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Veronica Burton’s WNBA rookie season marked by constant improvement

From Evanston to Dallas, the Backcourt Burglar is everywhere.

On August 24, former Northwestern superstar Veronica Burton wrapped up her rookie season with the WNBA’s Dallas Wings, who lost in three games to the Connecticut Sun in the first round of The W’s playoffs.

Although the team result wasn’t ideal for Burton, she enjoyed an encouraging year individually as a role player for the Wings. Her numbers aren’t eye-popping at a glance — she averaged 2.6 points and about two assists per game while shooting 32.9% from the field. But, as per usual, surface-level offensive stats don’t do a great job of quantifying the Backcourt Burglar’s two-way impact and improvement throughout the season.

Rookie point guards — even first-round picks — typically find themselves scraping for playing time in the veteran-heavy WNBA. Burton’s case was no different, as she had to play behind Allisha Gray, Marina Mabrey and All-Star Arike Ogunbowale. That didn’t stop the former Wildcat from wreaking havoc off the bench, as she racked up three steals and a block in her Dallas debut.

Burton’s minutes fluctuated throughout the season’s first half as the Wings’ backup floor general, but her role became steadier after the All-Star break as she clogged passing lanes and continued to develop as a playmaker. From there, Burton earned the starting point guard spot after Ogunbowale suffered an abdominal injury.

Her first start proved to be a huge turning point. In the NU alum’s homecoming against the top-seeded Chicago Sky on August 2, she dropped eight points, three steals and a career-high nine assists in a Dallas win. The Wings went on to win four of their last six games with Burton as the starter to earn their first playoff appearance since moving to Dallas in 2015.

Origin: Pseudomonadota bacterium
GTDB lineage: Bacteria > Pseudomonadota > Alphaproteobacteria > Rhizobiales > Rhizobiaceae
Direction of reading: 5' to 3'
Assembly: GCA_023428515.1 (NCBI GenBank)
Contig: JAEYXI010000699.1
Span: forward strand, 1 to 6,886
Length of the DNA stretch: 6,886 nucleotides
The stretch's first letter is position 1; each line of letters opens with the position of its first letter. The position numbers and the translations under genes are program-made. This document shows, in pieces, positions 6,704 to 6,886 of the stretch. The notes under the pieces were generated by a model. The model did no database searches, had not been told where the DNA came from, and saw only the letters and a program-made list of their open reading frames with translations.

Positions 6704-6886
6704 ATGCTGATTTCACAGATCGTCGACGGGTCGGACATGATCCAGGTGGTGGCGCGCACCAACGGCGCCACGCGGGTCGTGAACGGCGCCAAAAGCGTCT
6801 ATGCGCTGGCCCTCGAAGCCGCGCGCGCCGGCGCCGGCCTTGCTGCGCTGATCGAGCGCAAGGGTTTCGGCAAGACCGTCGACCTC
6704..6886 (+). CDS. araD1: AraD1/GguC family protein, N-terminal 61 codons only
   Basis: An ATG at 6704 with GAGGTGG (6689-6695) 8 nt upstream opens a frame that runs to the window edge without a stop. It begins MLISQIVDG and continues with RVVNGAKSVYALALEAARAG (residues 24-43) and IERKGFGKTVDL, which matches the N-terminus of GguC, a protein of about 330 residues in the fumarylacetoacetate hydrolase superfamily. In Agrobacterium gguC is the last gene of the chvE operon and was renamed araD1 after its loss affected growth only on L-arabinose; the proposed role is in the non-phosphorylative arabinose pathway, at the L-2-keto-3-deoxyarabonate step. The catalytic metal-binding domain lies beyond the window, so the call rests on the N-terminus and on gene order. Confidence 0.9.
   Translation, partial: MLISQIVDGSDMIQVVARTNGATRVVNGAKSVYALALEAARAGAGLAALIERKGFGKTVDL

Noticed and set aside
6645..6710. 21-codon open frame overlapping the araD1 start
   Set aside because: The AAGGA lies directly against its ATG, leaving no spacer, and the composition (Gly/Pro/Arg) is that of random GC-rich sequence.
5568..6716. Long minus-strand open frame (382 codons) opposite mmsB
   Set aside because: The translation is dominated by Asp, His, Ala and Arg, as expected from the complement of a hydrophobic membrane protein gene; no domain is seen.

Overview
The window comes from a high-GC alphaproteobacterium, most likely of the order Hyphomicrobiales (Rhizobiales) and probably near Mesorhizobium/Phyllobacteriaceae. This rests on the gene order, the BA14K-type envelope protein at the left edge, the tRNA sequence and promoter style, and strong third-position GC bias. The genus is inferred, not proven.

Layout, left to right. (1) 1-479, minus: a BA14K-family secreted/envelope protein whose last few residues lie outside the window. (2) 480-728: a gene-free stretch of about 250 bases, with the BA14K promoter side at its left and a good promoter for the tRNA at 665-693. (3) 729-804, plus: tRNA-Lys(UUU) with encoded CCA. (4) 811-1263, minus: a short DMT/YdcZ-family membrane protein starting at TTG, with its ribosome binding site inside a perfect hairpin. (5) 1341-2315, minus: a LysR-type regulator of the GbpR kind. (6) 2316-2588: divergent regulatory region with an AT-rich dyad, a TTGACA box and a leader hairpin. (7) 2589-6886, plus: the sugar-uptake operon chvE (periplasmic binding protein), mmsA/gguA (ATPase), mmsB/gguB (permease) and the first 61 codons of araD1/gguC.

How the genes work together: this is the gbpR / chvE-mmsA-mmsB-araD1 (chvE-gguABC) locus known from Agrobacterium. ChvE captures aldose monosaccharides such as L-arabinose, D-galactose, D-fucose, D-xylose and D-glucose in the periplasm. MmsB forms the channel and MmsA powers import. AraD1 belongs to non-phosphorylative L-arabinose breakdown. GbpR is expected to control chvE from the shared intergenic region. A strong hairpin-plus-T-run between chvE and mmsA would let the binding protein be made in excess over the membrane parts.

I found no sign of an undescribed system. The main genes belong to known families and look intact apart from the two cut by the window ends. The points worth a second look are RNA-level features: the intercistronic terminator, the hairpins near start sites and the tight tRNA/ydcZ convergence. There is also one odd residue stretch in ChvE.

Burton turned her game up a notch in the first-round series loss against the Sun, putting up four steals in Dallas’s Game Two victory. In the following game, she was the Wings’ second-leading scorer with 10 points, two of which came on a dazzling layup off a behind-the-back move.

All in all, Burton came as advertised: already a very good decision maker (her 1.94 assist-to-turnover ratio ranked in the WNBA’s top quarter, per Her Hoop Stats) and a versatile defender. She also emerged from the regular season with a 100% free-throw rate — the second player to do so in WNBA history. The first? Becky Hammon in 2014. Even with her mediocre shooting from the field, Burton still emerged as one of the most impactful two-way rookie guards in recent memory. That’s not just among her draft class, it’s among the last decade’s worth of top guard prospects.

Using Her Hoops Stats, I looked into every first-round guard since 2010 (as classified by Basketball Reference) who met the WNBA’s statistical requirements and evaluated how impactful each was to team success on each side of the ball.

To do this, I compared each player’s offensive win shares per 40 minutes (OWS per 40) during their rookie season with their defensive mark. It’s clear that Burton is one of the more balanced players here:

Note that team performance factors into individual win shares to some extent: Burton posted a solid .04 DWS/40 even though the Wings were a below-average team defensively. In contrast, Brittany Boyd-Jones, who had a solid rookie year in 2015 but is probably a worse defender than Burton, is an outlier here because she played on a New York Liberty team that featured three All-Defensive players and posted The W’s best defensive rating since 2008.

There are some big names around Burton, too. Brittany Sykes (directly above) and Ariel Atkins have a combined eight All-Defensive selections between them. With lots of room to grow, the former Northwestern captain is well on her way to reaching those heights.